Many Names, One Sweet Latin American Confection

Con cualquier nombre, es ingrediente esencial para los alfajores. Imagen en Flickr del usuario Kim Love (CC BY-SA 2.0).

No matter what you call it, it is an essential ingredient for alfajores. Image on Flickr by user Kim Love (CC BY-SA 2.0).

In Spanish it's known as dulce de leche, manjarblanco, manjar, arequipe and cajeta. All of those names refer to the same traditional ingredient — a type of caramelized milk that's indispensable in homemade and industrial Latin American confectionery.

Every year on October 11, the sweet is celebrated on World Dulce de Leche Day (using the name it is most widely known as). There are many versions of its origin story, and the most popular one places it in Argentina:

[…] el 11 de octubre [de 1829], [el militar y político argentino] Juan Manuel de Rosas y su oponente político, [el militar y político argentino] Juan Lavalle, se reunían para firmar un acuerdo de paz en la estancia “La Caledonia” en Cañuelas.
[…] una criada estaba en la estancia preparando la lechada (leche caliente con azúcar) con la que Rosas tomaba su tradicional mate. […] llegó el General Lavalle tan cansado que se tiró a dormir una siesta en la hamaca que pertenecía al dueño de casa. Frente a ese panorama, la criada salió desesperada a buscar a la guardia y olvidó la mezcla cocinándose en la olla. Cuando regresó a su puesto, ya se había convertido en una pasta espesa y de color marrón.
Con miedo, le confesó a Rosas lo que había pasado con su lechada [quien] lejos de enojarse, probó lo que había en el recipiente y, tanto le gustó, que se lo convidó a Lavalle.

[…] on October 11 [1829], [Argentinian politician and army officer] Juan Manuel de Rosas and his political rival, [Argentinian politician and army officer] Juan Lavalle, got together to sign a peace agreement in La Caledonia farm in Cañuelas.

[…] a maid was at the farm preparing lechada (hot milk with sugar) that Rosas used to drink his traditional mate with. […] General Lavalle was so tired when he arrived that he fell asleep on the hammock that belonged to the farm's owner. When the maid saw this, she ran in shock to tell the guards and completely forgot the mixture that she was preparing. When she got back, it was already a thick, brown paste.

Scared, she confessed to Rosas what had happened with his lechada [and] instead of getting mad, he tried what was in the pot and liked it so much that he shared it with Lavalle.

Other stories date the confection to an earlier time:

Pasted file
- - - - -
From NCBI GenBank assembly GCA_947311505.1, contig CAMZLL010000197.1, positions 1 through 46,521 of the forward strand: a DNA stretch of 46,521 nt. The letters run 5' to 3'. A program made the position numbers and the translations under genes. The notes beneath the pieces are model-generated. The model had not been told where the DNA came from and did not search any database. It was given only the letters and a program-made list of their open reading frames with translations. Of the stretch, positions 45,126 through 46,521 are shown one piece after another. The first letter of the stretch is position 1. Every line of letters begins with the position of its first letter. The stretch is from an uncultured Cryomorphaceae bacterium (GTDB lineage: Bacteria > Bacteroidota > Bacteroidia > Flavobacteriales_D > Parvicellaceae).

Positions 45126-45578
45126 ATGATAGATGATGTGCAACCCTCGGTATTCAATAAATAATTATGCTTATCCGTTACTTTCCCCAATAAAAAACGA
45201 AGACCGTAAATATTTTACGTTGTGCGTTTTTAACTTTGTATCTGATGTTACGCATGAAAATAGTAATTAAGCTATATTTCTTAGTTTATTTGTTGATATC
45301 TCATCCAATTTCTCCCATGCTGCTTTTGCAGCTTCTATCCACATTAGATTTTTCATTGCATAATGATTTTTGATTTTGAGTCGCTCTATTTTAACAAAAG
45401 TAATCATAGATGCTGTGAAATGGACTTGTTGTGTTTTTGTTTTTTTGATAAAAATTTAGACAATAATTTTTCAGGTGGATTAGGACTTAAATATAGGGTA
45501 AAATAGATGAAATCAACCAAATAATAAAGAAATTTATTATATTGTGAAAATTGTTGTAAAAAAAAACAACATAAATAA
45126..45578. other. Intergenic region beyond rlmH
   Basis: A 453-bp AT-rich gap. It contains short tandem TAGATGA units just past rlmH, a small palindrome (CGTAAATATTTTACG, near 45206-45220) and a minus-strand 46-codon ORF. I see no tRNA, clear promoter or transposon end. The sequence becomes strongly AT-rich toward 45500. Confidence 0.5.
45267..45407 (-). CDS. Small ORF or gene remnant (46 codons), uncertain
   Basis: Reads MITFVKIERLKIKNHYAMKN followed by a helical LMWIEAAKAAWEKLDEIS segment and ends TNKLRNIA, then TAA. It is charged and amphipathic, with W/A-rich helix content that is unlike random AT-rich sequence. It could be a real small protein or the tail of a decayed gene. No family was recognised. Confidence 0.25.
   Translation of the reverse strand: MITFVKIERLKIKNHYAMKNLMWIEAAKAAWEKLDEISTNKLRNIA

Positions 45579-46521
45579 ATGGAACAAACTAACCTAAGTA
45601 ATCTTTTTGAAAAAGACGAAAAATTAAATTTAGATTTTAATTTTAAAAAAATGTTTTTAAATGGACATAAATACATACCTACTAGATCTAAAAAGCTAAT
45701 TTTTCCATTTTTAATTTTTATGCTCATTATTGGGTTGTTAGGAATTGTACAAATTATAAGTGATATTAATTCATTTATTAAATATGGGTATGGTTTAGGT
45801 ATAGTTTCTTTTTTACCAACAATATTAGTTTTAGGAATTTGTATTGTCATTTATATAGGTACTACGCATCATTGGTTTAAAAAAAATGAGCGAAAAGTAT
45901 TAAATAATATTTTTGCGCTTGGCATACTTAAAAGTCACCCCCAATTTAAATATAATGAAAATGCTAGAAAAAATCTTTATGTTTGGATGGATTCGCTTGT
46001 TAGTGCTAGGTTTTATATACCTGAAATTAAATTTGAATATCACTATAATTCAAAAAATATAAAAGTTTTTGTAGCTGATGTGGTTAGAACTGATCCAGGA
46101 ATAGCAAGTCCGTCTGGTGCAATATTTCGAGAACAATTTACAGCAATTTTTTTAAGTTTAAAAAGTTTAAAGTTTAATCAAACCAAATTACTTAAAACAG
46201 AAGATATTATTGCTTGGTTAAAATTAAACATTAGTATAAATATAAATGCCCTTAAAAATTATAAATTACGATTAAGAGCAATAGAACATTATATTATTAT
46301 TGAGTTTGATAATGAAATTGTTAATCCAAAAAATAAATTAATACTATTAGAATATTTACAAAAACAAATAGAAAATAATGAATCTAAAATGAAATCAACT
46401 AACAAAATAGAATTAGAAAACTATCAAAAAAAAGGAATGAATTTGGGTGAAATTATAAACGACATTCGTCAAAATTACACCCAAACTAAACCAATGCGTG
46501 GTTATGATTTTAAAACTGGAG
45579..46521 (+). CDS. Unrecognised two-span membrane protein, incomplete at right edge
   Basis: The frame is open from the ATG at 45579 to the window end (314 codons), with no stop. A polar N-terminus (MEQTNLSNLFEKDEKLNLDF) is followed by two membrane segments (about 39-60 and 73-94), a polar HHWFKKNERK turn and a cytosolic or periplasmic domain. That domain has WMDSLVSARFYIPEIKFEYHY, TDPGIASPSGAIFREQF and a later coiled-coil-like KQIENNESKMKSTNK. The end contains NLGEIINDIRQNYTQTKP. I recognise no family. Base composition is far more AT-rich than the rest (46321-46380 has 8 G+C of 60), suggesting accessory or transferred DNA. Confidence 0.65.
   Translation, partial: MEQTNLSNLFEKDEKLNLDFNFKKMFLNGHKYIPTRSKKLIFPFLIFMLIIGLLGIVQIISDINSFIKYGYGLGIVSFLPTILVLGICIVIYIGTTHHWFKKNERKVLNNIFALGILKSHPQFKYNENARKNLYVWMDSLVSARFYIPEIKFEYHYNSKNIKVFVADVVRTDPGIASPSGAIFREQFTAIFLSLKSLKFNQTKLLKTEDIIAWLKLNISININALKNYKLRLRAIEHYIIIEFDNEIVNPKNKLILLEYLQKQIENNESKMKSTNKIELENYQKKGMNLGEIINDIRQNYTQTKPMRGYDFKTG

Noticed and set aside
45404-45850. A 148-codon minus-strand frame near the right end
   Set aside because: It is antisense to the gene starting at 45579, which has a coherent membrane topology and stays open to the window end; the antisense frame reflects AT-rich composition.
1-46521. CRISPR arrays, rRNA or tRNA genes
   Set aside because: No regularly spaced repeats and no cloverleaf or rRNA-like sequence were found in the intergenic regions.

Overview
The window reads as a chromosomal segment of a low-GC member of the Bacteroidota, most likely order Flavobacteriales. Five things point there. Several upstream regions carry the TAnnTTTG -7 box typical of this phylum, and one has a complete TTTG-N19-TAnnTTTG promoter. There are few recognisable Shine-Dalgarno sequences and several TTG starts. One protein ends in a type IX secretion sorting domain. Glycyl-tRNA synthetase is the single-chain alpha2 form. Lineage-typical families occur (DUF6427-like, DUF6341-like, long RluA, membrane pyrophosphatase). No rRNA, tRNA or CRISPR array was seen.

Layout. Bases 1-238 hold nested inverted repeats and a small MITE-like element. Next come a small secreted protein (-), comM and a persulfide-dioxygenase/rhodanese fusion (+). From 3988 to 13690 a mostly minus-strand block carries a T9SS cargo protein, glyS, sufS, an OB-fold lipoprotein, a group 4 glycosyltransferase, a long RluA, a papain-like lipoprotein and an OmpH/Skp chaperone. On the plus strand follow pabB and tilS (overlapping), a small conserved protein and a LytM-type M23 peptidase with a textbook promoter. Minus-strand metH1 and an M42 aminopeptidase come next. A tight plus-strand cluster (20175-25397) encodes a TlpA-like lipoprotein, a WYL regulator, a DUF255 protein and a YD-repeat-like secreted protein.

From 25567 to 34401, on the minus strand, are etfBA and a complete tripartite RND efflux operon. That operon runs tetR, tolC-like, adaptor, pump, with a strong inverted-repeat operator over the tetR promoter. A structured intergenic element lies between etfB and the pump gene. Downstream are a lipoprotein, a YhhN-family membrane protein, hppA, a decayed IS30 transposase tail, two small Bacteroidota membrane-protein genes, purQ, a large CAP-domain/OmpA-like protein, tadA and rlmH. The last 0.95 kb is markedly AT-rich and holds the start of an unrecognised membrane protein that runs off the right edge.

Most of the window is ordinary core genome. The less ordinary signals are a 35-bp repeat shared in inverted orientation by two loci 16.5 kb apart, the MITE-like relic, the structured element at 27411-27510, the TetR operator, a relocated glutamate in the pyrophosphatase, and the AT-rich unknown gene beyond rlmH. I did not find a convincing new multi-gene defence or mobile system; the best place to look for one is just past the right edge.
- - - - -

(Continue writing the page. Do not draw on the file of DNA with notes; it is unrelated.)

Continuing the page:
Otras leyendas aseguran que en Chile el Libertador General San Martín lo degustaba en su estadía tras su gesta Libertadora y que pronto se trasladó a Mendoza y luego a Buenos Aires.
En Francia dicen que el hallazgo (accidental) ocurrió en la campaña Napoleónica, los veteranos enrolados con el corso, recibían a diario una ración de leche azucarada caliente, un cocinero que estaba preparando la misma, a quien asistió el fragor de la batalla, abandono la olla, con la leche y el azúcar en la hornalla encendida.
Al hervir se transformo en Confiture de Lait (Dulce de Leche), y el cocinero entró en la historia francesa, como su inventor en el año 1815.

Other legends say that in Chile, the Liberator General San Martín used to savor it during his stay after the war for freedom, and [it] soon was taken to Mendoza and then to Buenos Aires.
In France, the story says that the (accidental) finding happened during Napoleon's campaigns, when recruited veterans used to get a daily share of hot sugary milk and one day a cook left the pot unattended with the milk and sugar on the hot burner.

After boiling, it became confiture de lait (dulce de leche), and the cook went down into French history as its inventor in 1815.

In any case, each October 11 on World Dulce de Leche Day, this delicacy is honored with different candy and dessert fairs, where the public can taste and buy all kind of sweets. Cooks also share their secrets with the public.

Leading up to the occasion, people have been talking about the milk caramel on Twitter, using all the different names this sweet ingredient is known by:

Arequipe, dulce de leche, manjar blanco, take a look at its origin and original recipe. How much do you like it?

I used to think that Guadalajara de Bugue, in Cauca Valley… Manjar, arequipe… manjarblanco!

I graduated as a FAT MAN. I had a jar of dulce de leche.

My love for churros with arequipe is so pure and sincere.

In the end, it doesn't matter what you call it or where it comes from. What matters is that traditional desserts and candy would be unimaginable without this sweet ingredient.

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